Netflix Adds Record 13.1 Million Q4 Net Subscribers, Ended 2023 with 260 Million Paid Members

Netflix Jan. 23 reported record fourth-quarter (ended Dec. 31, 2023) subscriber growth, adding more than 13.1 million net global subscribers, ending the year with more than 260 million paid members. Netflix had projected quarterly sub growth of 9 million. The streamer added 30 million paid members in 2023.

Subscriber growth included 2.81 million new subs in North America; 5.05 million new subs across Europe and the Middle East; 2.35 million in Latin America and 2.91 million across the Asian Pacific region.

Quarterly revenue increased 12.5% to more than $8.83 billion, with net come totaling $938 million, compared with net income of $55 million in the previous-year period.

Wall Street applauded the results, sending Netflix shares up 10% to a two-year high of $541 per share in after-market trading. Netflix shares closed Jan. 23 at $492 per share.

“We enter 2024 with good momentum,” Netflix co-CEOs Ted Sarandos and Greg Peters wrote in the shareholder letter. “We expect healthy double digit revenue growth for the full year 2024 on a F/X neutral basis, driven by continued membership growth as well as improvement in F/X neutral ARM as we adjust [subscription] prices.”

The executives said Netflix would continue to invest in and build its ad-supported streaming business, with expected strong growth in 2024, tempered in part by a small base in 2023.

“It’s not yet a primary driver of our overall revenue growth,” Sarandos and Peters wrote. “Our aim is to make ads a more substantial revenue stream that contributes to sustained, healthy revenue growth in 2025 and beyond.”

Subscribe HERE to the FREE Media Play News Daily Newsletter!

Netflix, which earlier in the day announced its first live sports distribution deal, in a long-term $5 billion pact with World Wrestling Entertainment for its weekly “Raw” pro wrestling series, in addition to exclusive international access to its licensed programming and pay-per-view live events, remains the benchmark other media companies and streamers strive to emulate.

GameStop Posts Surprise $48 Million Quarterly Profit

GameStop, the world’s No. 1 brick-and-mortar video game retailer, March 21 reported unexpected fourth-quarter (ended Jan. 28) net income of $48.2 million on revenue of $2.22 billion. That compared with a loss of $147.5 million on revenue of $2.25 billion during the previous-year period.

The Grapevine, Texas-based chain said it generated net sales of $5.93 billion for the fiscal year, compared with $6.01 billion for fiscal-year 2021. The company narrowed the fiscal loss to $313.1 million from a net loss of $381.3 million in 2021.

Matt Furlong

Hardware and accessories in the quarter accounted for 55.8% ($1.238 billion) of total sales compared to 52.7% ($1.185 billion) a year ago, while software sales fell to 30.1% ($668 million) from 34.9% ($785 million) a year earlier.

GameStop continues to make inroads into collectibles, generating 14.1% ($313 million) in sales of memorabilia, dolls, action figures, posters and T-shirts, among others, compared with 12.4% ($279 million) a year ago. The chain generated another $4.5 million in digital sales.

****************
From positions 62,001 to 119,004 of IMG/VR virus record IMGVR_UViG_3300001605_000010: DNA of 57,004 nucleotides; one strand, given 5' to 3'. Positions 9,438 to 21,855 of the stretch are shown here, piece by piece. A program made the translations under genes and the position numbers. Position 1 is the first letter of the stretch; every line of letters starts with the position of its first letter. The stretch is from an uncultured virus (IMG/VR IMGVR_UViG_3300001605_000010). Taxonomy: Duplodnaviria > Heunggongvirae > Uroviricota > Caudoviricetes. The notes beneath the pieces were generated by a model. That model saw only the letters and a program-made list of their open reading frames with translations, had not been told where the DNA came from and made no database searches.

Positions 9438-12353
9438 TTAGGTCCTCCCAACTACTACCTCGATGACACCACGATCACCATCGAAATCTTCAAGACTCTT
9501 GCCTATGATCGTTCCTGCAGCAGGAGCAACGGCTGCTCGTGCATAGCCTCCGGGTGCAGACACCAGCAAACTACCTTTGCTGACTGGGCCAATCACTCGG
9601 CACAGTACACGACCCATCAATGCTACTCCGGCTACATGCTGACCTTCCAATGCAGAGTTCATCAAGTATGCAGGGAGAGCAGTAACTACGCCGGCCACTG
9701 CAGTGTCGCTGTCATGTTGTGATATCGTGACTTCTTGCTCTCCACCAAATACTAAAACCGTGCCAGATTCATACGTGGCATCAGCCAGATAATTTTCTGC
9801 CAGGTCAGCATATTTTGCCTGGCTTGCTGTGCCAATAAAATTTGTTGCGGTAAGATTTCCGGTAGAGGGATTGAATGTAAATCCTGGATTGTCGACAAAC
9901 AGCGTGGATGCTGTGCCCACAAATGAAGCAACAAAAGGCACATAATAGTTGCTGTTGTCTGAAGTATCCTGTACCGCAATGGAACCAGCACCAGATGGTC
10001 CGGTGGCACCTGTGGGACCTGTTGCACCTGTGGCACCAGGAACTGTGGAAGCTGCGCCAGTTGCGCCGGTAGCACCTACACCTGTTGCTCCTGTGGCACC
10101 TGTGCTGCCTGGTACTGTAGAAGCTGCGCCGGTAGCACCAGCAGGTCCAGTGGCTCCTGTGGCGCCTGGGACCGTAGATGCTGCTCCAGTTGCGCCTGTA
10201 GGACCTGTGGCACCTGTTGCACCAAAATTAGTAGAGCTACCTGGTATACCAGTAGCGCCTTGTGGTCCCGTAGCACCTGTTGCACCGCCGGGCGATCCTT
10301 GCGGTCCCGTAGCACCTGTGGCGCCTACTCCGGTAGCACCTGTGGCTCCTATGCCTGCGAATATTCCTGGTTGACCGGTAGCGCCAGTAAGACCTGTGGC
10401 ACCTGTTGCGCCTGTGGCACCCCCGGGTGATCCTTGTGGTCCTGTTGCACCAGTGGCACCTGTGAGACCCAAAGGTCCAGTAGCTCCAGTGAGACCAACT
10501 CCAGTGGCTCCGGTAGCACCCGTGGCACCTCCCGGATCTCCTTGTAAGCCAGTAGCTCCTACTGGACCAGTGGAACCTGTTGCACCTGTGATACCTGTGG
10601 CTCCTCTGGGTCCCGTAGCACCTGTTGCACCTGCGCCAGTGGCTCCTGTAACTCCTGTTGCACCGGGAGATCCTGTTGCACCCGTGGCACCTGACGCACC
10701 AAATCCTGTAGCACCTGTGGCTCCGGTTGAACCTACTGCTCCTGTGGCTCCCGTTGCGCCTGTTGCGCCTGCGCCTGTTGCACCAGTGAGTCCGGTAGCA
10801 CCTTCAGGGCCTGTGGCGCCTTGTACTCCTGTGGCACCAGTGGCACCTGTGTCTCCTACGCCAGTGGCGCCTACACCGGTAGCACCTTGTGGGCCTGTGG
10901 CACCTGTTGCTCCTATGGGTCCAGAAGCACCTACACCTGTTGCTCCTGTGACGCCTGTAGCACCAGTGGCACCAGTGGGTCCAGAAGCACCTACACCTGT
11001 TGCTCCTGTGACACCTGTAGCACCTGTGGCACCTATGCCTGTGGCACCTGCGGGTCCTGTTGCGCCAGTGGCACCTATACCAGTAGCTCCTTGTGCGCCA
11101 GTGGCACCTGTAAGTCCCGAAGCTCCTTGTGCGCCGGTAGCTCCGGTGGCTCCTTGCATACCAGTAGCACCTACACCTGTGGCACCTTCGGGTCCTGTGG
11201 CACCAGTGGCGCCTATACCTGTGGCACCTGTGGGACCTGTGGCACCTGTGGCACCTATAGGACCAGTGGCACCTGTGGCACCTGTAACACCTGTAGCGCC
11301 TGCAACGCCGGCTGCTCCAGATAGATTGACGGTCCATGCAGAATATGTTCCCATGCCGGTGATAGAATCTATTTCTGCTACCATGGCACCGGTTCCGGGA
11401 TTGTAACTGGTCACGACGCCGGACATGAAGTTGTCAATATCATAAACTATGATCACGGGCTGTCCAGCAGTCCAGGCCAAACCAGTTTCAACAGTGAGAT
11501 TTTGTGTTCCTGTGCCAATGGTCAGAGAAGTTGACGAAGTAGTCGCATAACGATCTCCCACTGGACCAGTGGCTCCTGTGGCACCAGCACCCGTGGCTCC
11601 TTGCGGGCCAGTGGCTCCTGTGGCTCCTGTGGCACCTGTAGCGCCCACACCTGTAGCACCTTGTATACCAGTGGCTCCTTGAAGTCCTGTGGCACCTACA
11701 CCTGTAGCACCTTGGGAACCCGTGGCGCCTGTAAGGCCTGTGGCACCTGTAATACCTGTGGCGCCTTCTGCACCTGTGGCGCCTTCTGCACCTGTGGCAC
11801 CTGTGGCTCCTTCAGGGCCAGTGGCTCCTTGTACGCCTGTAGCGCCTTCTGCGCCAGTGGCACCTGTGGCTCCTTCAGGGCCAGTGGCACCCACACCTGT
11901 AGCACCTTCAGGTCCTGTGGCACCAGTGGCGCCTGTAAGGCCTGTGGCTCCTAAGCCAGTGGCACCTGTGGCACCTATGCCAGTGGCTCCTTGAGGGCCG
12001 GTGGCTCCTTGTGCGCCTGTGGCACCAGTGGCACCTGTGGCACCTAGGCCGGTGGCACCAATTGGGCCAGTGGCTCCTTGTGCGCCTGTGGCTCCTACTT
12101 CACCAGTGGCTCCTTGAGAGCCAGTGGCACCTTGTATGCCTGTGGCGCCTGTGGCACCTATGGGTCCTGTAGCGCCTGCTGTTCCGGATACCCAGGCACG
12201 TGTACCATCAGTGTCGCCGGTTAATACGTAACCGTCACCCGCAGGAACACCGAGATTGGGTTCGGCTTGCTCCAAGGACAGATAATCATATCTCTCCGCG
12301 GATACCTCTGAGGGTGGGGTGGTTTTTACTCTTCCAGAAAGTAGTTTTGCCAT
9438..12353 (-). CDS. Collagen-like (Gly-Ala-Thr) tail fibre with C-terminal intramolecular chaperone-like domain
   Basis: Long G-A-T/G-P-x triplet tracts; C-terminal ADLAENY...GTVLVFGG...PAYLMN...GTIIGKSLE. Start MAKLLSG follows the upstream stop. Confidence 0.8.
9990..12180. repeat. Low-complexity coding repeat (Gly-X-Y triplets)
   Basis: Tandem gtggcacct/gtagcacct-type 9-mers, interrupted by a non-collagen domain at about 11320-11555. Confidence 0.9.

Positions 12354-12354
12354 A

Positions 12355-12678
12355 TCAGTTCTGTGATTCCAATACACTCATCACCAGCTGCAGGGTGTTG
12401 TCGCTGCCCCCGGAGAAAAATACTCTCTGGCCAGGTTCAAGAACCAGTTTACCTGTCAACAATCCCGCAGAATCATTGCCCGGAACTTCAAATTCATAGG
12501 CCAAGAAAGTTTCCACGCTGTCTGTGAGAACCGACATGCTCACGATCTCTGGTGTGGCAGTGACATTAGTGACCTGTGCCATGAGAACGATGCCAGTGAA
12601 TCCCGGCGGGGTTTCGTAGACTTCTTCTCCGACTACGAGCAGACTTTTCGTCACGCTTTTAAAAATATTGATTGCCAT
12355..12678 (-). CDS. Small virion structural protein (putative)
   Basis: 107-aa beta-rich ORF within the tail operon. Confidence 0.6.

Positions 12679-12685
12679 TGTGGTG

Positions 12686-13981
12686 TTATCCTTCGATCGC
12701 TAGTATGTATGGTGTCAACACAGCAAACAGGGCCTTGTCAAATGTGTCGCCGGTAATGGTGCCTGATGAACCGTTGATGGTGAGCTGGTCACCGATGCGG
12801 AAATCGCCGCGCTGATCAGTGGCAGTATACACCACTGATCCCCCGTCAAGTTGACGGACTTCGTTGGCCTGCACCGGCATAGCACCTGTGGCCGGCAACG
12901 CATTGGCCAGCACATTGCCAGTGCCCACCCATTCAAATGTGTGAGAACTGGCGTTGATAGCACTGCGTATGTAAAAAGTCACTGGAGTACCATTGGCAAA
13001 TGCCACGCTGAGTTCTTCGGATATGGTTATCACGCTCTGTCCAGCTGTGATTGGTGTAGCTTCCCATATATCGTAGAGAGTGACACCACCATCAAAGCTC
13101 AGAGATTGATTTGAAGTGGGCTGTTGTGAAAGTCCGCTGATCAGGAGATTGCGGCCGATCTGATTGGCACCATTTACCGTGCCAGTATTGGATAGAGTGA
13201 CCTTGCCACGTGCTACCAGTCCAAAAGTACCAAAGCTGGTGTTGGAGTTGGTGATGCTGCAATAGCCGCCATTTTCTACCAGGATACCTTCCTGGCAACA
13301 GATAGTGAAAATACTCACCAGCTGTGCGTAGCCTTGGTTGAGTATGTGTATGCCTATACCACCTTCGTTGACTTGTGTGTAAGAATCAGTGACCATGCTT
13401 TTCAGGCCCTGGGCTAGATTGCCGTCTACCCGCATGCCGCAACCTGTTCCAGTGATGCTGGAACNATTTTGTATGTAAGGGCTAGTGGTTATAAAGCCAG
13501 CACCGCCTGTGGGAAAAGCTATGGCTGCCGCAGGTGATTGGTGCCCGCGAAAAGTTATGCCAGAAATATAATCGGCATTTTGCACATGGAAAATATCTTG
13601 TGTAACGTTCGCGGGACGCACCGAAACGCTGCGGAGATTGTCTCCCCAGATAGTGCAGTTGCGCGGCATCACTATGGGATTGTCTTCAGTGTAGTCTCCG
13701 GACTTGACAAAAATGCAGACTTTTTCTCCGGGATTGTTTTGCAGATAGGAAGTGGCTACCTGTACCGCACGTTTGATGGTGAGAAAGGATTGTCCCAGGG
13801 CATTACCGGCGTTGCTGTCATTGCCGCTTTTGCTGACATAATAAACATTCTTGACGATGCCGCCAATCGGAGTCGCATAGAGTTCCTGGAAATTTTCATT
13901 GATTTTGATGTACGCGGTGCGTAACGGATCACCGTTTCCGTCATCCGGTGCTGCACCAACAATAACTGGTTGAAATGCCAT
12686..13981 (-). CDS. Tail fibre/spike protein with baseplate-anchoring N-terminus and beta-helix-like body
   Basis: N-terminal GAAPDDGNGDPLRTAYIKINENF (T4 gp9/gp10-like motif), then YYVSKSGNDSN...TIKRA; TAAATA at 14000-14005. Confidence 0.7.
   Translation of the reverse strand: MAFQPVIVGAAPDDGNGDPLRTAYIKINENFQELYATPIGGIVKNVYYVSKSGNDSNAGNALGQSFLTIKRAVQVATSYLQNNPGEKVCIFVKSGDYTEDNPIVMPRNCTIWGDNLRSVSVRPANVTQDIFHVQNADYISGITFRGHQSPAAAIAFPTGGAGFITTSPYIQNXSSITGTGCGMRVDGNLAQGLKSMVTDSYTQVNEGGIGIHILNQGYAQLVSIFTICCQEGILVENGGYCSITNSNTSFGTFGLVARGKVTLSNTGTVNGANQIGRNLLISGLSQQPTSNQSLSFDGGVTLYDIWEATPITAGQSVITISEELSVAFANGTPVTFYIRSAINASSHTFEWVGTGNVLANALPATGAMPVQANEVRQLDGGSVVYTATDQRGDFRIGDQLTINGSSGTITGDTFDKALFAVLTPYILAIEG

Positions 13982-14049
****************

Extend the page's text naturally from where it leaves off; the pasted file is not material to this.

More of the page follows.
Subscribe HERE to the FREE Media Play News Daily Newsletter!

“Collectibles is an area in which the company continues prioritizing long-term growth,” GameStop said in a statement.

On the fiscal call, CEO Matt Furlong said GameStop would continue exiting select European markets going forward in an effort to streamline operating expenses.

“Although there is a lot of hard work and necessary execution in front of us, GameStop is a much healthier business today than it was at the start of 2021,” Furlong said. “We have considerable cash on hand, negligible debt, streamlined inventory and a path to full year profitability. Our plan is to use this strong positioning to continue delivering a unique customer experience and long-term stockholder value.”

Wall Street jumped at the news, sending GameStop shares up almost 35% in after-market trading at $23.95 per share.

Best Buy Q4 Entertainment Revenue Inches Up $2 Million

Best Buy March 2 reported fourth-quarter (ended Jan. 23, 2023), entertainment revenue of $1.21 billion, which was up $2 million from the previous-year period.

The segment, which includes products such as DVD/Blu-ray Disc movies, video game hardware and software, books, music CDs and computer software, saw comparable store sales increase 0.2%, compared with a 9.5% drop in the previous-year period.

Overall, the nation’s largest consumer electronics retailer realized a $1.46 billion decline in domestic quarterly revenue to $13.5 billion, from $14.9 billion in the prior-year period. For the fiscal year, sales dropped almost 11% to $42.8 billion, from $47.8 billion in the previous fiscal year.

“We believe the macro and industry backdrop will continue to be pressured in FY24 and we will continue to adjust,” CEO Corie Barry said in a statement. “At the same time, we remain incredibly excited about our industry and our future — there are more technology products than ever in peoples’ homes, technology is increasingly a necessity in our lives, and technology innovation will continue.”